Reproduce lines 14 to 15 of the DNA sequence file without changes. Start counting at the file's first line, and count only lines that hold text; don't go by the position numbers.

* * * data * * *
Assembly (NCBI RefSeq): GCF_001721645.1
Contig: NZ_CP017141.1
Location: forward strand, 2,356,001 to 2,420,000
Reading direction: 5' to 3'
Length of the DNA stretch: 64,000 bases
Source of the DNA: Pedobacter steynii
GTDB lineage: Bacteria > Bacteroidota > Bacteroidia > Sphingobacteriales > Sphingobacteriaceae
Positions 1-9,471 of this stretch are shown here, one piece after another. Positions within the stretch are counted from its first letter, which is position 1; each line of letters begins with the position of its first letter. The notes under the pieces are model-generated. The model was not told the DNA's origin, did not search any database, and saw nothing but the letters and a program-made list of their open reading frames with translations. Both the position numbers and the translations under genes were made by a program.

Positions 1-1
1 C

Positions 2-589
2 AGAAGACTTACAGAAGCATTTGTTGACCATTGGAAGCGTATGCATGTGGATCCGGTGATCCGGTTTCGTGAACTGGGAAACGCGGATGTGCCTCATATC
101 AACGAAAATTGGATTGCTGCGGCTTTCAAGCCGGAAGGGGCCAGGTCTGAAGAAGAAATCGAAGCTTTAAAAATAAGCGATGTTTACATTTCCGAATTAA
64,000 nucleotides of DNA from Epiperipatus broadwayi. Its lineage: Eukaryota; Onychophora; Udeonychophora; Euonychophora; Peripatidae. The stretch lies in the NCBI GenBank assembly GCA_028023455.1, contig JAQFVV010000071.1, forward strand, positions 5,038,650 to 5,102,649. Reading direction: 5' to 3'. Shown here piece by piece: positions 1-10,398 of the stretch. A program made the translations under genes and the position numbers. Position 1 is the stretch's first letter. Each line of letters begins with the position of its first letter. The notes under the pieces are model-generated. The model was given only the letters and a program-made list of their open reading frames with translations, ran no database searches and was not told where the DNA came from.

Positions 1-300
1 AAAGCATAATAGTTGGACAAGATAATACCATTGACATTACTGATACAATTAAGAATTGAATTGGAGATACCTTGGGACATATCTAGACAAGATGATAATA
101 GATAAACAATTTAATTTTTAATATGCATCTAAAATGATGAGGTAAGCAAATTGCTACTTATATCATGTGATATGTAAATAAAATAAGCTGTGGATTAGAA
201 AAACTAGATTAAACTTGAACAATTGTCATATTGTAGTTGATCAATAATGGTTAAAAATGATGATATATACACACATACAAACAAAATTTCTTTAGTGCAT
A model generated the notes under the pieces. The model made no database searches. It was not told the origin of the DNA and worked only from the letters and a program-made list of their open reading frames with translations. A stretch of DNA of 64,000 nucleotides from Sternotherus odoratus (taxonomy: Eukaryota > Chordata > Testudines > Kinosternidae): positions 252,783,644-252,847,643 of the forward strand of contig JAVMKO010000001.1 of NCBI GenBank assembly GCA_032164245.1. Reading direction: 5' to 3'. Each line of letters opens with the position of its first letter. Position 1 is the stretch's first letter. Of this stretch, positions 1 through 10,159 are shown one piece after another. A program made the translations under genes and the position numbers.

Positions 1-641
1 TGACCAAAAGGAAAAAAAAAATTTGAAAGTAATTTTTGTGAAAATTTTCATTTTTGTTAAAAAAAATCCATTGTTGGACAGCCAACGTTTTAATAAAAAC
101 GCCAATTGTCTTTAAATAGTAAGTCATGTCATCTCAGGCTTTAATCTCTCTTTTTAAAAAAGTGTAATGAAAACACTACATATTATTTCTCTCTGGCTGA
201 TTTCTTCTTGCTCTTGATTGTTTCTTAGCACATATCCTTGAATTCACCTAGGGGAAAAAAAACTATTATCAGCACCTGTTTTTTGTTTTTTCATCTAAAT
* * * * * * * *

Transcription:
64,000 nucleotides of DNA from Epiperipatus broadwayi. Its lineage: Eukaryota; Onychophora; Udeonychophora; Euonychophora; Peripatidae. The stretch lies in the NCBI GenBank assembly GCA_028023455.1, contig JAQFVV010000071.1, forward strand, positions 5,038,650 to 5,102,649. Reading direction: 5' to 3'. Shown here piece by piece: positions 1-10,398 of the stretch. A program made the translations under genes and the position numbers. Position 1 is the stretch's first letter. Each line of letters begins with the position of its first letter. The notes under the pieces are model-generated. The model was given only the letters and a program-made list of their open reading frames with translations, ran no database searches and was not told where the DNA came from.

Positions 1-300